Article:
Identifying and Removing Air Quality Issues in your Hospital Environment
Updated: Aug 29
Just how serious can air quality issues be in your hospital environment? Consider this statistic from HPAC Engineering: “According to The New England Journal of Medicine and the University of Medicine and Dentistry of New Jersey, 90,000 to 100,000 people die from nosocomial (hospital-acquired) infections each year. This makes hospitals the fourth-leading cause of death in America, following stroke, cancer, and heart disease.”
Needless to say, hospital air quality is an extremely serious matter. Without careful regulation, your hospital environment can easily become a hazard to both patients and staff members alike. In order to address air quality best practices, we must first identify the potential factors involved in dangerous air quality issues.
According to HPAC Engineering, “There are many reasons why nosocomial infections occur. Among them are poorly designed, operated, and maintained HVAC and plumbing systems.” This is why it’s so important to get your HVAC and plumbing systems inspected and verified by professionals early and often.
You may have considered the above issues, but did you ever think about air pressure affecting your hospital environment? Andrew J. Streifel, MPH, an expert in health-care indoor-air quality (IAQ) and a member of HPAC Engineering’s Editorial Advisory Board, cites air pressure as a big hospital environment concern.
“Air pressure can be rather difficult to control, requiring continuous, concerted effort among designers and operators,” says HPAC Engineering. “For instance, wind, weather fronts, occupant activities, intentional and unintentional envelope breaches, and mechanical or electrical failures can cause short-and long-term changes in pressure patterns that are difficult to sense and diagnose. Few professionals receive formal training on how to troubleshoot air-pressure problems, and few buildings are tested for airtightness after construction or during renovation.”
Streifel also raises concern about energy-efficient “green” buildings, which can compromise air pressure in the hospital due to reduced ventilation. This is not a condemnation of green buildings – merely a caution that particular care may need to be taken to ensure that the quality of the environment can be maintained.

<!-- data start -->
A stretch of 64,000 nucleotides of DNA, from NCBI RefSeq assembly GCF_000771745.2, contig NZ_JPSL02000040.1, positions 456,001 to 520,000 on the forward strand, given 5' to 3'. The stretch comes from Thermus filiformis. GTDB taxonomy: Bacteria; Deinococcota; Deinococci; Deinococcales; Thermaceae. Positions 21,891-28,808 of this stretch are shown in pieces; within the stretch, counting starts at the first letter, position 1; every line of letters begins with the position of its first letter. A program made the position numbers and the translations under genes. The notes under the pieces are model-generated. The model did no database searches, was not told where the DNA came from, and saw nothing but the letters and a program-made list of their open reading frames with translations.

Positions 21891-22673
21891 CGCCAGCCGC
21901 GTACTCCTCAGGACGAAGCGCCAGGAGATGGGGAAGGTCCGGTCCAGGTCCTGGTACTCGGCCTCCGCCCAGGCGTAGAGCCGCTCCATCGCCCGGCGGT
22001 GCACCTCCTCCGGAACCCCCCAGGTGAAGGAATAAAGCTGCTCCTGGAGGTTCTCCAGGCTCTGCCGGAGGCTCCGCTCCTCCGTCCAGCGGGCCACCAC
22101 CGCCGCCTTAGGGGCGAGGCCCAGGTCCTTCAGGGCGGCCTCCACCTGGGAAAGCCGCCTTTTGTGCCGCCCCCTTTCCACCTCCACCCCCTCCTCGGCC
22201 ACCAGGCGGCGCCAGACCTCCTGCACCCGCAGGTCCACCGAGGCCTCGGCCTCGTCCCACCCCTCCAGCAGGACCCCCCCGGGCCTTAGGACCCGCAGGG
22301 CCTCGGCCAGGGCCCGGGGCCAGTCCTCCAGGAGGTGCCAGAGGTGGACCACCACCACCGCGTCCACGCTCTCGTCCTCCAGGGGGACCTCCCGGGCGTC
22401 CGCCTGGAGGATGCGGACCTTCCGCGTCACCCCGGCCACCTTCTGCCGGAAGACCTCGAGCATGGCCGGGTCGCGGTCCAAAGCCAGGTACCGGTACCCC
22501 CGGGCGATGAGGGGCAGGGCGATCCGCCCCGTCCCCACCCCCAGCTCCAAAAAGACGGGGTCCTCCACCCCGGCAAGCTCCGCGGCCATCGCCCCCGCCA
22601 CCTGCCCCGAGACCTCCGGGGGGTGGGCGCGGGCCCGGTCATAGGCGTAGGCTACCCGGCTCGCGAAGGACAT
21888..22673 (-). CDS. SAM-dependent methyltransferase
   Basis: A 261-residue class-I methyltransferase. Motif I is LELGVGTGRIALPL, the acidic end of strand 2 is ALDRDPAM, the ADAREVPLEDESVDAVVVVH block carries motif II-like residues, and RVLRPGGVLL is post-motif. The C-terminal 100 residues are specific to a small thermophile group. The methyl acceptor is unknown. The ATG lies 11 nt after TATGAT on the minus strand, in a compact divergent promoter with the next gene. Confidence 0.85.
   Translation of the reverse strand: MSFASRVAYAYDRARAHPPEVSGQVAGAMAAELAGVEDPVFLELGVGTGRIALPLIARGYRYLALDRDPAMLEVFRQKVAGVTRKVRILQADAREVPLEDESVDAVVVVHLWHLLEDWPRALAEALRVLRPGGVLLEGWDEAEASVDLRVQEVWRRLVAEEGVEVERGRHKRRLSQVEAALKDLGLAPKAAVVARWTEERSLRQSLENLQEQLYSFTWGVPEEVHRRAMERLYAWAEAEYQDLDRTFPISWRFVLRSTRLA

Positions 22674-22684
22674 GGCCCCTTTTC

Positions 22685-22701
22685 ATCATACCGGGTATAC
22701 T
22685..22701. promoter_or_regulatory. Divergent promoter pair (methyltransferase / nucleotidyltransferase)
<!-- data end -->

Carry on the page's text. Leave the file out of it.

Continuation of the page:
Streifel concludes that “the validation of ventilation is best conducted before occupancy.” If your hospital has not yet been built or is in the process of construction, you have an optimum opportunity to head off potential air quality issues before they manifest themselves in your hospital environment.
Those with existing and occupied hospitals can engage in environmental monitoring to identify and stop air quality compromises. Streifel explains, “Pressure is a controlling parameter, which helps direct the movement of particles in the air. If a particle cloud is generated in a construction zone, it should remain there with pressure control. Airflow control can be enhanced by using a window fan to pull air from inside the building to the outside. Careful control of an air supply to an exhaust fan ensures consistent negative pressure in a construction zone. The factors for such pressure management require a sufficient offset of supply-air vs. exhaust/return-air volumes.
“The amount of leakage in a special-ventilation (SPV) room or area is an important factor in providing consistent airflow management. The CDC’s ‘Guidelines for Environmental Infection Control in Health-Care Facilities’ describes a leakage of 0.5 sq ft per room. Some builders describe leakage in square inches per 100 sq ft of surface in a room. Studies that have seen leakage from 5 to 25 sq in. per 100 sq ft in airborne-infection isolation (AII) rooms have been conducted. This leakage-area standard for SPV areas in hospitals has not been addressed, other than ‘sealing the rooms.’ The respective SPV rooms should be tested by pressurizing each room prior to occupancy. Leak areas in rooms can be found using maximum air volume offset and a smoke generator to find the leaks. When air streams out of a room through a leak, the air stream is seen, and the leak is sealed with caulk.”
Whatever your situation, if you’re unsure whether or not your hospital environment maintains a high standard of air quality, it’s important to consult a professional immediately on testing your air and, if necessary, taking action. This can help avoid serious problems in the future in terms of the spread of disease and even mortality.
HE Number 7